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Jonas’s family life is going to be different from your family life because his father and mother are appointed by a committee, as is his sister, and none of them are biologically related.
Although I do not know anything about your family, I am pretty sure that they were not appointed by a committee of Elders. In Jonas’s world, the community lives by the principle of Sameness. This means that everything is tightly controlled, and rules are extremely strict. One of these rules is that all family units are created for the sole purpose of raising children. There is no love. No one gets married and has a child the old fashioned way. The adults all take drugs to prevent urges that might lead to children, which they call Stirrings.
Instead, children are created by some genetic engineering process that is not clearly described or defined. We do know that babies are born to Birthmothers, raised by Nurturers in the Nurturing Centers until they reach the community age of one, and then appointed to a family that has applied for them. Family units are made of one man and one woman, formed by the committee of elders based on their capability for the sole purpose of raising children. Once the children are gone from the home, the family unit disbands and the members have basically no relationship with one another. Jonas explains this.
"As long as they're still working and contributing to the community, they'll go and live with the other Childless Adults. And they won't be part of my life anymore. … And after that, when the time comes, they'll go to the House of the Old" … (Ch. 16)
On the other hand, there are some ways that Jonas’s relationship with his parents is very similar to yours. He does still have a mother and a father. They do provide him with guidance when he has a problem, discipline him when he needs it, and celebrate his victories. They care about him, even though they do not love him. They do not have love in their world. It’s not one of their concepts. In their own way, they are parents. They treat him more in the way a teacher or foster parent would. Loving him would be inappropriate. They do raise him, in their house, from the time he is a baby until the time he leaves home.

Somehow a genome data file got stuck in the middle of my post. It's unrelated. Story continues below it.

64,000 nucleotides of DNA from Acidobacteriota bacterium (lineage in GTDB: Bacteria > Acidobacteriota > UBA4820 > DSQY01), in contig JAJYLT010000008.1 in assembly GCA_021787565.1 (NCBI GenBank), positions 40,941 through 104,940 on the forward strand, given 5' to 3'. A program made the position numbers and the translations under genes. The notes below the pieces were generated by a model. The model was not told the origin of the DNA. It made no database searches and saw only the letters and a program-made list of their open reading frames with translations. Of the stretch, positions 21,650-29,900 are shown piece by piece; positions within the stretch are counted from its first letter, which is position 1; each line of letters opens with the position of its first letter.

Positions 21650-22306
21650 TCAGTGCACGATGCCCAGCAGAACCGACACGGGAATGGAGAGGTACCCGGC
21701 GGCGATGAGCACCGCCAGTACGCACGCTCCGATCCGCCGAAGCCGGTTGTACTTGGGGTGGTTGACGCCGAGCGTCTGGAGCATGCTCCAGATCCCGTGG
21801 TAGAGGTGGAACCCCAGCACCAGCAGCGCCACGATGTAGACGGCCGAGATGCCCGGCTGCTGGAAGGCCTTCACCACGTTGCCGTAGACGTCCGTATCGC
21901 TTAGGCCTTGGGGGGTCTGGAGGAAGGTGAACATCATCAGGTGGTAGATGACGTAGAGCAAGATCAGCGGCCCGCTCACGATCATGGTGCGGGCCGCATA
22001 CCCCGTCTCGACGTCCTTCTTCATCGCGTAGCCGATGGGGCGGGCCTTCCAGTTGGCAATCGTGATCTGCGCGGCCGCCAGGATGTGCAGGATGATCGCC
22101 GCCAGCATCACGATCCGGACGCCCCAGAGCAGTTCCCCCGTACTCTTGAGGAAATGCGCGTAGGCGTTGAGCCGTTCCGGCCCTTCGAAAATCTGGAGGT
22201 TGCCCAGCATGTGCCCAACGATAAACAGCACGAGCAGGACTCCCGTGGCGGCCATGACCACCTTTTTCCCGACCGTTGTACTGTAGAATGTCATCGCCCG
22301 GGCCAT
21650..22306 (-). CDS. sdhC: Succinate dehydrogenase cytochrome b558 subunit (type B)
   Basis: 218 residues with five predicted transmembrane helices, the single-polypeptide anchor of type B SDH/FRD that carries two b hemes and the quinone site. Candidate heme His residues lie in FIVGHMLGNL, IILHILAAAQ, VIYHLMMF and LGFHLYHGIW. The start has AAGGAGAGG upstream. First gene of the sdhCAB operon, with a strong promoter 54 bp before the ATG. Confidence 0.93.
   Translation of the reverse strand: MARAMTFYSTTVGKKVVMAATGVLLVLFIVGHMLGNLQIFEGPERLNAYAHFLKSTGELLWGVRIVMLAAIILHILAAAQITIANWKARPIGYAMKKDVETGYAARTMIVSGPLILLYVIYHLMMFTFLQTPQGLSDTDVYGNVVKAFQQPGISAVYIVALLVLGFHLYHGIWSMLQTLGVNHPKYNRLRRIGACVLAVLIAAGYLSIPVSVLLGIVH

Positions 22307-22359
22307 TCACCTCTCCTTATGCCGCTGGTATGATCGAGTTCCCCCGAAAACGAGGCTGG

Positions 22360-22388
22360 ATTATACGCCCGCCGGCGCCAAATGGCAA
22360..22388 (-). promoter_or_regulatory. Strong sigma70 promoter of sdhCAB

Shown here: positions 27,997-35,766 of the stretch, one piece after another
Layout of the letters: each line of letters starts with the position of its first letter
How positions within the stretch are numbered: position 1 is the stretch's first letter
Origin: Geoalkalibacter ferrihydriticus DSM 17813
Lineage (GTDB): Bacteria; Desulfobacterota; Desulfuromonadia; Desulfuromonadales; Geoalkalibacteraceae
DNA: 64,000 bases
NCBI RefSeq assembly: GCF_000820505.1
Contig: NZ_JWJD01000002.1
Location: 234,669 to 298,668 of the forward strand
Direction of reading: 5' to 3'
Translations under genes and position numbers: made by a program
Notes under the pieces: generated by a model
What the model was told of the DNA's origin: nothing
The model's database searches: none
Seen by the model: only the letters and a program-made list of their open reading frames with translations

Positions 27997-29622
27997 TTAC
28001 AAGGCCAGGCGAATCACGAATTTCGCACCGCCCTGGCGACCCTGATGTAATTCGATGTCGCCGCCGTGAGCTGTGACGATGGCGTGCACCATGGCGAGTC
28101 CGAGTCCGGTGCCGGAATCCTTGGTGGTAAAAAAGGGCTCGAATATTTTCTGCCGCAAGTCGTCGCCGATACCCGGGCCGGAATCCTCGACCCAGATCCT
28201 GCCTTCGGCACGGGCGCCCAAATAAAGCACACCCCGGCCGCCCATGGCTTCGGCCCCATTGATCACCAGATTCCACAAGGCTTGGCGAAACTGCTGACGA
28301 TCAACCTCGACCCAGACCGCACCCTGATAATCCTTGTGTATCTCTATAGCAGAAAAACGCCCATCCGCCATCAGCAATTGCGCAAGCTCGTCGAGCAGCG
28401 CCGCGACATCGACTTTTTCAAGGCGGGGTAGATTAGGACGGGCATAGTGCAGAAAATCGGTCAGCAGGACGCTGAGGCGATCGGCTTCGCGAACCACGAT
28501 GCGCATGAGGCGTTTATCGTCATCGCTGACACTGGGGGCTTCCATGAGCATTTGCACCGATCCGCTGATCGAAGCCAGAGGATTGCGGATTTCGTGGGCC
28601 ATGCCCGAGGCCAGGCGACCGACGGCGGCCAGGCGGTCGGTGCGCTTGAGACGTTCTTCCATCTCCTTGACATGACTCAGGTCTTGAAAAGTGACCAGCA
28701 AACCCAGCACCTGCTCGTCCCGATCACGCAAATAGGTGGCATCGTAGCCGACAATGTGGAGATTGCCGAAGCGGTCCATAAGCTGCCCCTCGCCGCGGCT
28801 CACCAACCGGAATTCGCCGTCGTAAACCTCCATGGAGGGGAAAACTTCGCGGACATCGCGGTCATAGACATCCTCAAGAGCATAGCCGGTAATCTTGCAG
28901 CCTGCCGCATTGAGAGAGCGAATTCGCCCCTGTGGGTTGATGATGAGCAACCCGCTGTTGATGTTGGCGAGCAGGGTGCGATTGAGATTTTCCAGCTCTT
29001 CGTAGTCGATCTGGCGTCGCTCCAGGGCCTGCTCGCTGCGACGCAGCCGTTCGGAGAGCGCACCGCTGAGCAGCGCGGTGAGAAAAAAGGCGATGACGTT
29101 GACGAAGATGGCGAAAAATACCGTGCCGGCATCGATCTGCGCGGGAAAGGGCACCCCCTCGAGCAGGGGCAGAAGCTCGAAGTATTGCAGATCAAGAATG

Some similarities that Jonas' family and mine would have is that we both spend time together as a family. If something great happens to me, at school or outside of school, the family will celebrate. Jonas' family does spend time together and celebrate the children's successes.
Some differences would be that his family has a mother, father, son, and daughter. Their family was created and isn't based on love at all. My family is only made up of my parents and I (I'm an only child) and a lot of families have one child or more than two children. Also my family, and hopefully a lot of other families, were created by love and the hope to be together forever, not for the purpose of only raising the children and then never seeing each other again.
I believe that Jonas feels he has a responsibility to bring about greater good to the society he lives in. That is something I aspire to be.
Families are loving, just as in the Giver.
We celebrate our successes together, and we find time to talk about our daily lives, just as the characters do.
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